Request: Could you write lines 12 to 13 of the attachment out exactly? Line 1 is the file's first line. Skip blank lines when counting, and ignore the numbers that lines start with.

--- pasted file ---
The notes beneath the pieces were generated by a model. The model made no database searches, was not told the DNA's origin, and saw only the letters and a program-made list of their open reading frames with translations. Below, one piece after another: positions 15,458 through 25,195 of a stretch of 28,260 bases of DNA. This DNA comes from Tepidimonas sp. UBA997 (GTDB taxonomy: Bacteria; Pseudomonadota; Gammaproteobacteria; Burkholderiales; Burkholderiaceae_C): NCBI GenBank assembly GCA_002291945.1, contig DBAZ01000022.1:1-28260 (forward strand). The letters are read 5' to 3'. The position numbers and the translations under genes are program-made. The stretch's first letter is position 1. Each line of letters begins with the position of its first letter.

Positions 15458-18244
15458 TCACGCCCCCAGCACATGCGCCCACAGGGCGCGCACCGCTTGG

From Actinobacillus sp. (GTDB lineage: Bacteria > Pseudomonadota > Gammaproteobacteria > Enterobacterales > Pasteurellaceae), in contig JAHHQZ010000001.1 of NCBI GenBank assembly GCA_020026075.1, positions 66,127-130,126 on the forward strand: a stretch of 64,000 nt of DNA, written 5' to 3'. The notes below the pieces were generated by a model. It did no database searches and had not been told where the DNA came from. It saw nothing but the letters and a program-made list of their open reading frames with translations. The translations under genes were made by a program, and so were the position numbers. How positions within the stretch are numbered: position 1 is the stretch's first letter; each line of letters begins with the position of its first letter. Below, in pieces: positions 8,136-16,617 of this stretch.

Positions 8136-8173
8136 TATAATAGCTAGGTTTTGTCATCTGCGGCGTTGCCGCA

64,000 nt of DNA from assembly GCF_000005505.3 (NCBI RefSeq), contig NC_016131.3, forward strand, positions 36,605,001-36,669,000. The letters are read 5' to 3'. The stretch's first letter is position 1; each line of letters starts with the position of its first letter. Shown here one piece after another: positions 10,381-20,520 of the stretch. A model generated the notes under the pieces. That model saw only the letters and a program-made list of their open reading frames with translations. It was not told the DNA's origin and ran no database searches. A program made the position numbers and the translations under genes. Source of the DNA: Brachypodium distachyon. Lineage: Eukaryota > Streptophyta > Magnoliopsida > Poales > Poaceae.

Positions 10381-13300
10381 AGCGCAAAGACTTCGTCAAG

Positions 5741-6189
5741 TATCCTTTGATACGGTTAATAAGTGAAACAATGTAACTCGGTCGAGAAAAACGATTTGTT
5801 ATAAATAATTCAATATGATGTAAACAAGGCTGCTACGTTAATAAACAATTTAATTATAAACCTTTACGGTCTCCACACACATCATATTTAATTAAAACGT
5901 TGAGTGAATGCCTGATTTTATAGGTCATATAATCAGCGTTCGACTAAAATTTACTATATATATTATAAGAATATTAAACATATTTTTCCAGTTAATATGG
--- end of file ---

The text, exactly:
5801 ATAAATAATTCAATATGATGTAAACAAGGCTGCTACGTTAATAAACAATTTAATTATAAACCTTTACGGTCTCCACACACATCATATTTAATTAAAACGT
5901 TGAGTGAATGCCTGATTTTATAGGTCATATAATCAGCGTTCGACTAAAATTTACTATATATATTATAAGAATATTAAACATATTTTTCCAGTTAATATGG